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Japan decides post-Fukushima crisis disaster mitigation guidelines(Kyodo)

Japan’s new nuclear regulatory body on Wednesday decided on new guidelines for nuclear disaster mitigation measures following the Fukushima nuclear crisis last year, expanding the radius of areas that need to make special preparations to up to 30 kilometers from an atomic power plant.


While details need to be fleshed out, such as setting specific criteria for evacuation, the guidelines were revised to meet international standards and rewritten in plain language so as to be more user-friendly, officials of the Nuclear Regulation Authority have said earlier.


Based on the guidelines and other information provided by the authority, local governments hosting nuclear plants and those on the periphery are expected to craft their own disaster mitigation plans and set the scope of the emergency zones by March next year.


The existence of disaster mitigation plans is not a legal requirement when resuming the operation of nuclear reactors, but NRA Chairman Shunichi Tanaka has said that it will be difficult in reality to see reactors go back online unless local governments concerned devise such plans in line with the new guidelines.

The most notable change in Japan’s new emergency preparedness is that emergency zones have been widened to a 30-km radius around each nuclear power plant from 10 km.

A “precautionary action zone” extends about 5 km from a plant and residents are asked to evacuate immediately after an accident occurs, while an “urgent protective action planning zone” covers a radius of about 30 km and residents are asked to be prepared for evacuation depending on the situation, such as a rise in radiation levels.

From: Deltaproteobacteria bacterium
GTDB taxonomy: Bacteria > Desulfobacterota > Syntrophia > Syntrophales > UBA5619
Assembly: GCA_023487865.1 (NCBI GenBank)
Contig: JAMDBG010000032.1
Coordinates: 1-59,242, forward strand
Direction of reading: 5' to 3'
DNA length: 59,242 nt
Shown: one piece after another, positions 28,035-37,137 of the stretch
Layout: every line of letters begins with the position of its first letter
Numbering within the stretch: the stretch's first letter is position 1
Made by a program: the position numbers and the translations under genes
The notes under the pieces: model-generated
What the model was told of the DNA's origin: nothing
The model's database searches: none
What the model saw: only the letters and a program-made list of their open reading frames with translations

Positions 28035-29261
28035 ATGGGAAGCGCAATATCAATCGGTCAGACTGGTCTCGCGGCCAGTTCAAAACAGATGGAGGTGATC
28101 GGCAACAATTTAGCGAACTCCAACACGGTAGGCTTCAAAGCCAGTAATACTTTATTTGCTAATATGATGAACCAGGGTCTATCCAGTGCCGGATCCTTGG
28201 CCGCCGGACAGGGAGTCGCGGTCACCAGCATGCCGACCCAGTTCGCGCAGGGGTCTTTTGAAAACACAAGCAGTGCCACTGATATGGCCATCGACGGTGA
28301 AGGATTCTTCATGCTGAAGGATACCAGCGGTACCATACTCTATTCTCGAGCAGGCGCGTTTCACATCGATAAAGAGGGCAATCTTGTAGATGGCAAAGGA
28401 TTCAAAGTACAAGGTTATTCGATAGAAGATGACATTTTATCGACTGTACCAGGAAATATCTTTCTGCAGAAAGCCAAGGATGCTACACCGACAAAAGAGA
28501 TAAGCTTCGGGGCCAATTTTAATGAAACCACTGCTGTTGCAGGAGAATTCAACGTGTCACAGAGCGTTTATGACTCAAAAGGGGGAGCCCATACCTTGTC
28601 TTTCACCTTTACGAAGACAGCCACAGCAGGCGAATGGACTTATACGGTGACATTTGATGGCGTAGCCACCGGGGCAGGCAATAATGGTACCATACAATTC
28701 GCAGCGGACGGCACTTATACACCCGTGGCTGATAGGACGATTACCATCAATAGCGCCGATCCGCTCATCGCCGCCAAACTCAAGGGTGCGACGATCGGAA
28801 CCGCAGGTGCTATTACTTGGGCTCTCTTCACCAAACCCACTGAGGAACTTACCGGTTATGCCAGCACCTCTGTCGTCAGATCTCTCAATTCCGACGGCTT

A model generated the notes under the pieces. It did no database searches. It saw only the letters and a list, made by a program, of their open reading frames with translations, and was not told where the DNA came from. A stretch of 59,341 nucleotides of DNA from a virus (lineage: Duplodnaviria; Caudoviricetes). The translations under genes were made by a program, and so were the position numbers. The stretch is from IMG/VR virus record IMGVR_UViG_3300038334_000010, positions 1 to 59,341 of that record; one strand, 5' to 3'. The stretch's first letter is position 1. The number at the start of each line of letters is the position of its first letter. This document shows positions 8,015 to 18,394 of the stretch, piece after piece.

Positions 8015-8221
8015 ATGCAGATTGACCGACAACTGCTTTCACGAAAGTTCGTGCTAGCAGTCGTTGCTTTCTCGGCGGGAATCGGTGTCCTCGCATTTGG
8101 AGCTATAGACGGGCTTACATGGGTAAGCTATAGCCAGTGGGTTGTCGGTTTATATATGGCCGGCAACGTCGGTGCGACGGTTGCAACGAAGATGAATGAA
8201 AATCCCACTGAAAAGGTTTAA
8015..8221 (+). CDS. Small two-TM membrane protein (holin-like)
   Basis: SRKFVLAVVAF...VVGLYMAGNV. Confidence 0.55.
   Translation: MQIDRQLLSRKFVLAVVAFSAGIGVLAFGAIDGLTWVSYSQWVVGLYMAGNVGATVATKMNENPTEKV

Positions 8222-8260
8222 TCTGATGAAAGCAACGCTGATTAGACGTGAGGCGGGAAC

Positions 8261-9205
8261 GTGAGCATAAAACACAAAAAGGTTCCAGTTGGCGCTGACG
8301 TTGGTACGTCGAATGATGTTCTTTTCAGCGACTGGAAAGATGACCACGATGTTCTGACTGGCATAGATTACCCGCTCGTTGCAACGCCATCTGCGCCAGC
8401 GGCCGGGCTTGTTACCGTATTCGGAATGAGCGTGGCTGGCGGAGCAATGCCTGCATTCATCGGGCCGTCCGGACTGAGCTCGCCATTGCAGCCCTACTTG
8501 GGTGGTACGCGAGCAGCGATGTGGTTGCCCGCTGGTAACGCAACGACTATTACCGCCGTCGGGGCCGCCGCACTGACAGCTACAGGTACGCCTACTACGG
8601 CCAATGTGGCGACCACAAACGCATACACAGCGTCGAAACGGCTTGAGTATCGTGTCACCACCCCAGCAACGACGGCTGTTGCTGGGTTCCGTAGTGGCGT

But recently-announced projections for the spread of radiation showed that points more than 30 km away from some nuclear plants may see radiation released a week after a severe accident reach 100 millisieverts, a level where evacuation is recommended.

Tanaka has said that 30 km is enough for emergency zones, but local governments may have difficulty in deciding the exact size of the zones.

The NRA also has to set criteria for starting evacuation and taking other protective actions to enable swift decision-making even in the event of unexpected developments, but the guidelines did not make any specific proposals and said that the matter should be considered.

Other issues that need to be studied included the distribution of iodine tablets in advance to prevent residents developing thyroid cancer.

In the case of the Fukushima crisis, which saw three reactors suffer meltdowns, residents living within a 20-km radius of the plant and some areas beyond had to evacuate.

Reports by accident investigation panels have criticized the fact that residents did not receive accurate information on how serious the incident was when they were ordered to evacuate and that the evacuation process caused great confusion. In addition, not many people took iodine pills because of a delay in actions by the central government.

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